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Tuesday, October 6, 2015

Can someone under POA move into the house rent-free?

The only thing that seems more confusing to people than how to be an executor is probably how to act under a Power of Attorney. It's not surprising, really, since there is not much reliable information out there on which specific things a person can or cannot do, unless the person consults a lawyer. A reader recently asked me a question about Powers of Attorney that I've heard a number of times before. The question and my comments follow:

"On a home owned by a surviving parent (suffering from Dementia), can one of 3 children (who was been named POA) take it upon himself to move in rent-free to avail himself of his own debts and financial obligations? Presume that the other two siblings object to this. All three are named as equal beneficiaries when the homeowner passes away."

In situations such as this, lines are not always clear. Issues, questions, emotions, legal rights, moral obligations and personal agendas all overlap. It can be difficult to untangle them from each other to determine who can do what.

Here are two of the factors that would go into your question:

- Does the parent still reside in the home? While this would not on its own be a deciding factor, it does make a difference. For example, if the parent resides in a long-term care facility and is not expected to return to live independently in his or her home, it would probably be a good idea to sell the home, or at least rent it out, with all proceeds being invested for the parent or used to pay the care facility's bills. That way, the parent's asset would be maximized for the benefit of the parent. It would be the job of the person under the POA to sell the home, not to move into it. That situation is much different than a case where the parent still lives in the home, and the addition of one person to the household does not have an enormous effect on the parent's finances.

- Has the power of attorney be activated? It's one thing to be named under a POA that is not yet in use, and quite another to be acting under the document. Since you said that the parent has dementia, I'm going to assume that we are talking about a properly activated document. It's problematic for a person acting under a POA to gain financially from his position, as he  is a fiduciary who is bound to act in the interest of the donor (the parent) and not himself.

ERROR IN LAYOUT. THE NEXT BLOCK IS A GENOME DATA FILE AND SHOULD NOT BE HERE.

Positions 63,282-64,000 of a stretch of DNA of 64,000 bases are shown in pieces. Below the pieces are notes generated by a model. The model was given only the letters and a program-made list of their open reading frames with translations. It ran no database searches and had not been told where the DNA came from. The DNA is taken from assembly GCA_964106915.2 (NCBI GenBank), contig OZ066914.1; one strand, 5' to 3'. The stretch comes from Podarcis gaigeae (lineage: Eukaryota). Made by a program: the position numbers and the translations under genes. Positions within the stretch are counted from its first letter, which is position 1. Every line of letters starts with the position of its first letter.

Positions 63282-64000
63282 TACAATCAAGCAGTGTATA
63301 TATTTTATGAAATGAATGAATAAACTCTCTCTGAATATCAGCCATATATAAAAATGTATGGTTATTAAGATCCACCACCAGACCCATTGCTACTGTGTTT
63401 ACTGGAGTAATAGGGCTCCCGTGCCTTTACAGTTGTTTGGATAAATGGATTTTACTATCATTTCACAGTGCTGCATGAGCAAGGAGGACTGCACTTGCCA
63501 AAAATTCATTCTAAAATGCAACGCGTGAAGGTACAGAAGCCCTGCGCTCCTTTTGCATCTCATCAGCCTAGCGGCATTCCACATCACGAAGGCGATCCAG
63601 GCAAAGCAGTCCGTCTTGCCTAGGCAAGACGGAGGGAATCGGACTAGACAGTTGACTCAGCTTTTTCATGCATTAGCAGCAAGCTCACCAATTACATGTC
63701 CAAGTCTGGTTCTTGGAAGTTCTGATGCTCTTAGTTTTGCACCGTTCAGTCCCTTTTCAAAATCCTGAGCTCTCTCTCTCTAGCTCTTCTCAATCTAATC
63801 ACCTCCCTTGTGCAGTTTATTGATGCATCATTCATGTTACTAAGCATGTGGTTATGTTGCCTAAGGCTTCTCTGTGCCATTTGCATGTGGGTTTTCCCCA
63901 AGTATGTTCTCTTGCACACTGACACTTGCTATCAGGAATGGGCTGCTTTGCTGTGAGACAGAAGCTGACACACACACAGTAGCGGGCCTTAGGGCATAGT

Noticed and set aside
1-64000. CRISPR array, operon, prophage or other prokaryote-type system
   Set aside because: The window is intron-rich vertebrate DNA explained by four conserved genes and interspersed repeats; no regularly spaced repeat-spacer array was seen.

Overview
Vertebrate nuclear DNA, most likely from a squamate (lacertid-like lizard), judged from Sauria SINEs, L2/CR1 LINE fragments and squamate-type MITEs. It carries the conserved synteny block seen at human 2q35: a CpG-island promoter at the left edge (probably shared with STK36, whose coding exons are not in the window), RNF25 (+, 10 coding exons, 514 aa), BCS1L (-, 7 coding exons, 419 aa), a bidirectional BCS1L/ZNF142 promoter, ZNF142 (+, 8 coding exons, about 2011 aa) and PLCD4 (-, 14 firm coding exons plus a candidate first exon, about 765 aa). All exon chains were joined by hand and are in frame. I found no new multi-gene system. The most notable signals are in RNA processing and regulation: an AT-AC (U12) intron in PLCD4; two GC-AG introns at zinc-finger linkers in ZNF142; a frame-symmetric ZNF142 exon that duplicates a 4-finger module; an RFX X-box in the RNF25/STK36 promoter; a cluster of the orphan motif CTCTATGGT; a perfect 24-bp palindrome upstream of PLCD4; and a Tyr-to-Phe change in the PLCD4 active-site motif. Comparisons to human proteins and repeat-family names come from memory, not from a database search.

You can see how these two factors can combine in different ways, to much different legal effect. You could have a person who will one day - but not yet - act as his parent's POA being invited to live there by the parent to save money.

The other end of the spectrum is a person currently acting under a POA and seeing the opportunity to live in a house for free rather than do his legal duty and sell it. I can only assume this latter scenario to be your case, as it would explain why the other siblings object to the arrangement. If that is the case, the person acting under the POA does not have the right to use the parent's home as his own because a) it does not benefit the parent, and b) it's an abuse of his fiduciary role under the POA to take financial benefits from the parent for himself.

Unfortunately, if the other two siblings have verbalized their objection to no avail, they are stuck with using the courts to protect their parent's rights. While they do have some standing with the court as future beneficiaries of the property, the real issue at hand is not their rights but the parent's rights. The offending POA could be removed from the role, or the court could order other arrangements such as the payment of rent, the sale of the property, etc, based on the facts of the case. As the court system can be slow and expensive, the three siblings might consider mediation to hammer out how they will carry on from here.

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